As a Pennsylvania Farmer, keeping up with all the current regulations can be very confusing. Do I need a nutrient management plan (NMP) or a manure management plan (MMP)? What’s the difference between the two? Does my conservation plan meet the Chapter 102 requirements? What is Chapter 102? These are just a few of the many questions running through the minds of those in agriculture. There are three chapters used in the regulation of nutrient management and erosion control and between these chapters it is established that a majority of agriculture operations in Pennsylvania need to have a plan for managing nutrients and a plan for reducing erosion and sedimentation. There are different types of plans in each category and certain operations are required to have specific plans. A plan for managing nutrients can be an Act 38 Nutrient Management Plan, a Manure Management Plan, a CAFO Plan, or a PA NRCS 590 Plan. A plan for reducing erosion and sedimentation can be an Ag E&S Plan or a NRCS Conservation Plan.

The most basic requirements are a Manure Management Plan (MMP) and an Ag E&S Plan. Any operation, no matter the size, that produces manure must have a MMP. There is a standard workbook format to make completion by the operator easy. A total of 7 sections are in the workbook. Sections 1-4 must be completed for all operations, while sections 5-7 are only completed if needed. An operation map must be included. This map can be computer generated or hand drawn. Any agricultural operation plowing or tilling or with an animal heavy use area that is 5,000 square feet or more of land must have an Ag E&S Plan. 5,000 square feet is equal to a little over 1/10th of an acre or an area 50ft by 100ft. The Ag E&S Plan must contain cost effective and reasonable BMPs to minimize the potential for accelerated erosion and sedimentation, plus a schedule for implementation of these BMPs. This plan must also include a map identifying the farm and tracts, plus the location of water sources, homestead, setbacks, etc. In addition a soils map and contour map is needed. All cropland, hayland, and pasture rotations must meet the soil loss tolerance (T) to limit soil loss.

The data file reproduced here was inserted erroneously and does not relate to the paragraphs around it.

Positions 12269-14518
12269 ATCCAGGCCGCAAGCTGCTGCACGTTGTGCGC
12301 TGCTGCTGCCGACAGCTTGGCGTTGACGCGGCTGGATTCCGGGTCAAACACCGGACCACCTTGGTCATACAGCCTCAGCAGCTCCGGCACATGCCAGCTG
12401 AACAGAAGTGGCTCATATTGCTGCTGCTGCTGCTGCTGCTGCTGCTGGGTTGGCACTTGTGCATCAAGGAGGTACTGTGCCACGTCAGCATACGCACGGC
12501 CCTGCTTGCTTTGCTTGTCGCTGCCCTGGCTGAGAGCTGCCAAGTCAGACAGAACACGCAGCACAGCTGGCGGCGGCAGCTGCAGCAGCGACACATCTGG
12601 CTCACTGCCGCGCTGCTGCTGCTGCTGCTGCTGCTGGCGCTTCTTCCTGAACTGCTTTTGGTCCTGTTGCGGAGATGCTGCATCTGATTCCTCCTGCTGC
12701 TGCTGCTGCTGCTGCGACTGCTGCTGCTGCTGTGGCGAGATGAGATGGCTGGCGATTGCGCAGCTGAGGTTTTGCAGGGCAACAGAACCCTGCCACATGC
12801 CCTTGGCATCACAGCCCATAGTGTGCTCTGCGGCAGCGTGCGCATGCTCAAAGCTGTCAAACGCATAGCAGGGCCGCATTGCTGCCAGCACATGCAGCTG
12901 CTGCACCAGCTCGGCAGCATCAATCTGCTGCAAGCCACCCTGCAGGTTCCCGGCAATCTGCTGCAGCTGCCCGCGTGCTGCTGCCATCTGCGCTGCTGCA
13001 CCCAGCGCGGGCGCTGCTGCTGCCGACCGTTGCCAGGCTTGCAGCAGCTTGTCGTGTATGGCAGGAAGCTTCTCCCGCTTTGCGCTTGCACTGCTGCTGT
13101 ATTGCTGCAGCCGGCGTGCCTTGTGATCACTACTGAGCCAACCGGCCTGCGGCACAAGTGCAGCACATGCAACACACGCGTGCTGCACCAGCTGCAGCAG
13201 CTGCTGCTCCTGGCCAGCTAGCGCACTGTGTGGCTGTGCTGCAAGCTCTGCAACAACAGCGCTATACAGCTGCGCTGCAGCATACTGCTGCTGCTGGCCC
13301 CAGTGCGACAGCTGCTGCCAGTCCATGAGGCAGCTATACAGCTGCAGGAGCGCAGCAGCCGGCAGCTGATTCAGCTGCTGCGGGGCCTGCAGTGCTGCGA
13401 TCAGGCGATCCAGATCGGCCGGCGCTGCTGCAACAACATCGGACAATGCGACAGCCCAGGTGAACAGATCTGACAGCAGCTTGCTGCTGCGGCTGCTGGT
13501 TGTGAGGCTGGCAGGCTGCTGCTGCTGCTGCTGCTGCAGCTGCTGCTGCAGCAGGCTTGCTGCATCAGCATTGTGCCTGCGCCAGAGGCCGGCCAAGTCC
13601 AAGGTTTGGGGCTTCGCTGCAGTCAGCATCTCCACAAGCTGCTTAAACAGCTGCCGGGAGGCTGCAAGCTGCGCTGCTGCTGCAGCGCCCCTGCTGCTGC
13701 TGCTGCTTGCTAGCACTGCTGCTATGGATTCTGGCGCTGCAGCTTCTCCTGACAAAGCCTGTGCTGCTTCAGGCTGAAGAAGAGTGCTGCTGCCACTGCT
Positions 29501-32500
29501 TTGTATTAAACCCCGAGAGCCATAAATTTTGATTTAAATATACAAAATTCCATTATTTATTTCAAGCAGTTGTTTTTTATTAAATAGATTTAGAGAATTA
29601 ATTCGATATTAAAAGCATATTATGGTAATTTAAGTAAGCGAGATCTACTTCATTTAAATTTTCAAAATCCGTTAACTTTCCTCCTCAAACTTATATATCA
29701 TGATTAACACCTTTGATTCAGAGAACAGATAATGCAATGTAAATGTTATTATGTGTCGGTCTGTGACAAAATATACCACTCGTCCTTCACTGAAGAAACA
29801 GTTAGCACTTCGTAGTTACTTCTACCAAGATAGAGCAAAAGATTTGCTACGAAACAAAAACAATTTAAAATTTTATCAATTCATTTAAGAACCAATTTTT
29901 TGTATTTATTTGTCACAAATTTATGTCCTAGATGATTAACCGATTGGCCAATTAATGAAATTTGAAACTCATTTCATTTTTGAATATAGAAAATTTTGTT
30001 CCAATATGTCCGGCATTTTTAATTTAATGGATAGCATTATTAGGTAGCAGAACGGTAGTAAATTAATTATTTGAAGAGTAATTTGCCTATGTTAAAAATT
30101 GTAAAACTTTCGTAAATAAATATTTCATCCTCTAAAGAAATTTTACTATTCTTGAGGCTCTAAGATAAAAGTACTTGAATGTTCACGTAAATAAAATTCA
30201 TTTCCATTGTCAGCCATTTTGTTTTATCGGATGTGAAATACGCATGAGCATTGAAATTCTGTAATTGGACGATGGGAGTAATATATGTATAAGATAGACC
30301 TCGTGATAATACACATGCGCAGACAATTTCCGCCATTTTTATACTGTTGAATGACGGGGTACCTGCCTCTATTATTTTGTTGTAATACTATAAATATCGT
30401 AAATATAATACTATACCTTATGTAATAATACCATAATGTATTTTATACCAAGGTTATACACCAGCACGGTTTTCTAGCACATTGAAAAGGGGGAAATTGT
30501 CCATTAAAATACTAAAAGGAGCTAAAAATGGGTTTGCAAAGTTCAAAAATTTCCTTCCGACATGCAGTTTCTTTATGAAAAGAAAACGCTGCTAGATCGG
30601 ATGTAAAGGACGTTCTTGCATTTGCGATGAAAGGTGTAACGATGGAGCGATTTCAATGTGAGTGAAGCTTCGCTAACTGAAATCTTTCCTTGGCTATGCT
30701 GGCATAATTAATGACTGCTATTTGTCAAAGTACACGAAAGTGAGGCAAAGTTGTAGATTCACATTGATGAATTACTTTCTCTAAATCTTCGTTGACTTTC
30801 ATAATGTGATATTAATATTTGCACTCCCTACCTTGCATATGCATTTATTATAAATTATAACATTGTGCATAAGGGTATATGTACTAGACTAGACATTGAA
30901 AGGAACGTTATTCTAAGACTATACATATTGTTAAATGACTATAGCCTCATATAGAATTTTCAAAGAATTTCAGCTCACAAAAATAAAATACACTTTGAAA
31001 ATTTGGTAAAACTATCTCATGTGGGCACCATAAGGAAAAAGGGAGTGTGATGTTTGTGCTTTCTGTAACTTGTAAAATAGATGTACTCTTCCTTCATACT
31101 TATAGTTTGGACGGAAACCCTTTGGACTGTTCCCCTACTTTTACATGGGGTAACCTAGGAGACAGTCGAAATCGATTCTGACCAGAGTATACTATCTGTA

The Natural Resource Conservation Service provides Conservation Plans and Nutrient Management 590 Plans. The Conservation Plan includes operation maps with land use designation, plus soils and contour maps. A Conservation Plan assesses the resources of the land and helps the operator to use these resources to best suit the operator and the environment. BMPs are always included in a Conservation Plan, along with an implementation schedule. Crop rotations must meet the soil loss tolerance just like in an Ag E&S Plan. Many times a 590 Plan is included in the Conservation Plan. This plan uses a standard format and helps the operator balance nutrient application. Soil tests and manure analysis are required, along with adequate record keeping of crop yields and manure application.